Migraine Symptoms on Non-Headache Days
Juliana Vanderpluym, M.D., explains how a growing understanding of interictal state symptoms could reshape how patients understand—and treat—their migraine.
Patients with migraine often experience headache-like symptoms during the period between headache episodes, known as the interictal state. Juliana VanderPluym, MD, FAHS, a Pediatric Neurologist at the Mayo Clinic in Phoenix, AZ, has studied these symptoms to examine whether they can be treated to offer patients relief from these symptoms in isolation of their migraine therapy. She recently spoke with the American Headache Society about how interictal state symptoms fit into the larger picture of life with migraine for some patients, and what we know about treatment options.
How do you explain the interictal state?
That’s a difficult question, because our understanding of migraine is constantly changing. New research shows that migraine isn’t just a headache disorder: patients experience their migraine in phases. So when we talk about the interictal phase, we’re really talking about the non-headache phase, compared to the headache phase. In the non-headache phase, there’s the premonitory phase—the period before the headache—and the postdrome phase, which is the period after.
In the premonitory phase, people can experience many different symptoms that they may not recognize are related to their migraine. These can include neuro-psychiatric symptoms like feeling tired, drained or experiencing changes in your emotional state. People might also experience increased sensitivity to light or sound. They can have gastrointestinal symptoms in the form of nausea or intense food cravings. There are a variety of other symptoms patients experience, like stiffness in the neck, increased yawning and even the need to use the washroom more, that can occur during the premonitory phase before a headache attack.
How common is it for patients to experience migraine symptoms on non-headache days?
There have been various studies that have examined this, they found that 80% of patients report having a variety of these symptoms—and that’s just one component of interictal symptoms. Another component is the anxiety people might experience from anticipating their next attack. We know that migraines come and go, and we can’t often predict when an attack will occur. This causes stress for many of people, and that stress affects their day-to-day life. One study found that 10% of people reported experiencing this anxiety, and another 15% of people reported actually cancelling plans to accommodate anticipated migraine pain.
How can understanding of these symptoms help patients manage their migraine?
Understanding interictal state symptoms can help patients forecast their migraine attacks, and also prevent them from misattributing those symptoms to other causes. For example, if they’re feeling a bit irritated, or more tired than usual, they might think they’re coming down with a cold, when in reality those symptoms could be signaling the onset of a migraine attack.
Understanding the function of migraine symptoms outside of the headache phase can also improve patients’ understanding of their triggers. Migraine patients tracking their symptoms will often conclude that eating specific foods seems to induce a headache attack, but interestingly enough, those food cravings may actually be part of the premonitory phase. So the correlation they identify between eating certain foods, and then having a migraine attack soon after, may not mean that food caused the attack, but that their craving for that food is a symptom of their pre-headache phase.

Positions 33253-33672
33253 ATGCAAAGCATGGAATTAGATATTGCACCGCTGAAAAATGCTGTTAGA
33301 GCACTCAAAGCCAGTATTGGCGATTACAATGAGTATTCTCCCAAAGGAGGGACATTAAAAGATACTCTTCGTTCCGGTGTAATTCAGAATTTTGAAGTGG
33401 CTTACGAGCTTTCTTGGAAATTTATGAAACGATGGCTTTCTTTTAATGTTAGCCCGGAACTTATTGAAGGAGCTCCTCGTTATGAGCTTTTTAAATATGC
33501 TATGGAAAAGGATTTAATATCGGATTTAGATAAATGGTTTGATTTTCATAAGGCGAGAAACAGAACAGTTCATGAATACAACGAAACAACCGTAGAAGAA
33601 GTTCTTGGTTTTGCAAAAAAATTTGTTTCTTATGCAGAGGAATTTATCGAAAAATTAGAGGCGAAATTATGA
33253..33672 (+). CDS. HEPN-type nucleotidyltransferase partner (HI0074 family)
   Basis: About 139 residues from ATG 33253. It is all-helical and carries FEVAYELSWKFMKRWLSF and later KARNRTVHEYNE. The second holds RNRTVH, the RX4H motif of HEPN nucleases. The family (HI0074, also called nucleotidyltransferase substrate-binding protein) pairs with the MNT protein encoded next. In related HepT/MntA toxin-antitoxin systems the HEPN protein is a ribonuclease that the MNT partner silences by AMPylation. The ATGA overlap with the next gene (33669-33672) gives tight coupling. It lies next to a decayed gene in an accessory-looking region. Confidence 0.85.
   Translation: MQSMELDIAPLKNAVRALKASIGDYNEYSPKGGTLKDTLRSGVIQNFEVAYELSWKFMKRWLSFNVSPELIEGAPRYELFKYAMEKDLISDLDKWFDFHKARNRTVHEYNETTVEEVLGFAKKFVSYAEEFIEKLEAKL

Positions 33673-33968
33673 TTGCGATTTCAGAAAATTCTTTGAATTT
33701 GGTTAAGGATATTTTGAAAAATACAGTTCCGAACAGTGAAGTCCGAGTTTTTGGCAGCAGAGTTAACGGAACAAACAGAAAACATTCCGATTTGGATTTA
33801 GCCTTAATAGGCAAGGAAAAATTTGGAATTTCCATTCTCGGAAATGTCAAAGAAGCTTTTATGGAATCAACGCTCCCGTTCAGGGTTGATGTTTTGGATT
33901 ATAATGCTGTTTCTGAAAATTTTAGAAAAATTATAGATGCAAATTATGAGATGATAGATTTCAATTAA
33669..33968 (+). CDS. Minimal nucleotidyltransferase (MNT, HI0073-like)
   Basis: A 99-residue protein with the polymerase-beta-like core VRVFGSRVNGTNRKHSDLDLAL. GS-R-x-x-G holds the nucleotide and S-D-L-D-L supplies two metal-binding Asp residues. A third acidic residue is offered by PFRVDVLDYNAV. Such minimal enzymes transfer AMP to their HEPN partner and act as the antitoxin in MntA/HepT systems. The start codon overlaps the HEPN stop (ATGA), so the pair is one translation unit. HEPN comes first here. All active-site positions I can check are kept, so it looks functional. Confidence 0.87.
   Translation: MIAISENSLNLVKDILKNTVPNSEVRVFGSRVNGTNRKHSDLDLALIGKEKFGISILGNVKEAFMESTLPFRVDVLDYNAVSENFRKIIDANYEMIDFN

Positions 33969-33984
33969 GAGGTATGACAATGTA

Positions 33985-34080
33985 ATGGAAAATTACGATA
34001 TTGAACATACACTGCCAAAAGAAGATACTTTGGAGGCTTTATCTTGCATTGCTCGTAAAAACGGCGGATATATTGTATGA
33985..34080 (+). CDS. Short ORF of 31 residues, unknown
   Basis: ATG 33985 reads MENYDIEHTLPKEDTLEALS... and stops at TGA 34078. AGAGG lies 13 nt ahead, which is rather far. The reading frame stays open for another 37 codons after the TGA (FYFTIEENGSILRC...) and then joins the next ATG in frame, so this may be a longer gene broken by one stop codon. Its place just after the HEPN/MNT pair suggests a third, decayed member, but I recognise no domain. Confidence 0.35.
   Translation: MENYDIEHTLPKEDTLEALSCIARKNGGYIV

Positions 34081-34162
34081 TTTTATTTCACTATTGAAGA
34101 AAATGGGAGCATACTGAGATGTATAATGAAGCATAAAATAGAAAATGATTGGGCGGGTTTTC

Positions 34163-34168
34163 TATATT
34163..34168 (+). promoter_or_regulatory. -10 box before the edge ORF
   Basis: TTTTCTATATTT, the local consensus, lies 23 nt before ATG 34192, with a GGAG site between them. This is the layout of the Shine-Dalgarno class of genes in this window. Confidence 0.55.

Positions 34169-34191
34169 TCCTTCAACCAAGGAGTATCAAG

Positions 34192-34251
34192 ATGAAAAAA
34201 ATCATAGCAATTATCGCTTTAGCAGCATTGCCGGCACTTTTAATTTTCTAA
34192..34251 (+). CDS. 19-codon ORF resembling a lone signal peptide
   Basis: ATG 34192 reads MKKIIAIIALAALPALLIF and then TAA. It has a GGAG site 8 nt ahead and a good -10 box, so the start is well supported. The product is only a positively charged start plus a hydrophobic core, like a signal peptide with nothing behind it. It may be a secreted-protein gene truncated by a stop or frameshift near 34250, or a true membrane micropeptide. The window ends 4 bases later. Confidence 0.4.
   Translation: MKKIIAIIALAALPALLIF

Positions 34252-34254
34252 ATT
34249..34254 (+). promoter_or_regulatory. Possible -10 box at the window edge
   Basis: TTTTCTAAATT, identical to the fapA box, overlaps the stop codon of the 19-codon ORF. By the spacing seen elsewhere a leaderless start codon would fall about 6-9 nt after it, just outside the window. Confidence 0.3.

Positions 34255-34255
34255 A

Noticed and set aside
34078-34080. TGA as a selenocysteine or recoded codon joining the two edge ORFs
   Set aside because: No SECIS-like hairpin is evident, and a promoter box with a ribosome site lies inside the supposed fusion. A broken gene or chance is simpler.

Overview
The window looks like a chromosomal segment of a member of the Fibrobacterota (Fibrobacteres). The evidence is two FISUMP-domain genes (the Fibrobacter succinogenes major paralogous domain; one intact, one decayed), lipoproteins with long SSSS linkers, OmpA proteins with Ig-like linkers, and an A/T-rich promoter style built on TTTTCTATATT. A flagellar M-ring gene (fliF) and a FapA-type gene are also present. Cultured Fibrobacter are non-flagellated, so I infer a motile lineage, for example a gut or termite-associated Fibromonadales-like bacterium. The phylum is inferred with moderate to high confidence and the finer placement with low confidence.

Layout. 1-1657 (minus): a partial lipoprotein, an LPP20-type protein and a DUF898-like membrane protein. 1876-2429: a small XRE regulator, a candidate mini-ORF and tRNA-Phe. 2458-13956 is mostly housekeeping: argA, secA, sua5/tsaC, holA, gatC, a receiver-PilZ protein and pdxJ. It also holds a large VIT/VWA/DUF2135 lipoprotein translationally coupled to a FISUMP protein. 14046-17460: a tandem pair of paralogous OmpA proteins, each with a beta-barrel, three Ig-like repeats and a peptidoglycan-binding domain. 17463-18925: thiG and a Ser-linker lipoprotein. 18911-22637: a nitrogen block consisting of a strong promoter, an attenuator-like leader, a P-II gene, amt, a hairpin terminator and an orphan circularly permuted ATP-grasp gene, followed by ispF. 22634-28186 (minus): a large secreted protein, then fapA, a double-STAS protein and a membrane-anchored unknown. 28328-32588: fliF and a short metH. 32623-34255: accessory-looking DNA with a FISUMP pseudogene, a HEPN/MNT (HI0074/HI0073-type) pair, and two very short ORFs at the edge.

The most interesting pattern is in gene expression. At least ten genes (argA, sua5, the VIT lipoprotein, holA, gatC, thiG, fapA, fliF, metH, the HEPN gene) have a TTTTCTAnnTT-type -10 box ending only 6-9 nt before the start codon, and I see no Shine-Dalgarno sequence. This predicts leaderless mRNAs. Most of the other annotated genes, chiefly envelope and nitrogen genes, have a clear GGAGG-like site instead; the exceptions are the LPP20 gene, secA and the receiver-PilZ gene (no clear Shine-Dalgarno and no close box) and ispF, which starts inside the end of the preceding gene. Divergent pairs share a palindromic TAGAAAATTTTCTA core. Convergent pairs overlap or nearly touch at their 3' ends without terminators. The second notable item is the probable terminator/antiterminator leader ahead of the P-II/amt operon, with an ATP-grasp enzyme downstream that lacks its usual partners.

Do patients normally experience all of the symptoms you listed during the interictal state, or just some?
Studies suggest that people can experience a lot of different symptoms. One study reported that patients can experience an average of up to seven different symptoms during the premonitory phase.
Are there ways to treat these symptoms, and would that play a role in preventive migraine treatment?
That’s the million-dollar question we’re still trying to figure out. There have been two studies into potential treatments during the premonitory phase, and both showed some potential benefits. One study looked at a medication called naratriptan, and the other looked at a medication called domperidone. Both studies had patients take the medications when they felt like they were getting a migraine attack based on their premonitory symptoms, and they found that by doing that, people were less like to get a headache later.
Again, these studies were looking at whether the patient got the headache or not. They didn’t look at whether they could treat the interictal symptoms that were being experienced. I think that in the future, we’ll be trying to figure out if we can prevent and treat those symptoms, while also preventing the oncoming migraine.
Juliana VanderPluym M.D., is a member of the American Headache Society, a professional society for doctors and other healthcare workers who specialize in studying and treating headache and migraine. The Society’s objectives are to promote the exchange of information and ideas concerning the causes and treatments of headache and related painful disorders, and to share and advance the work of its members. Learn more about the American Headache Society’s work and find out how you can become a member today.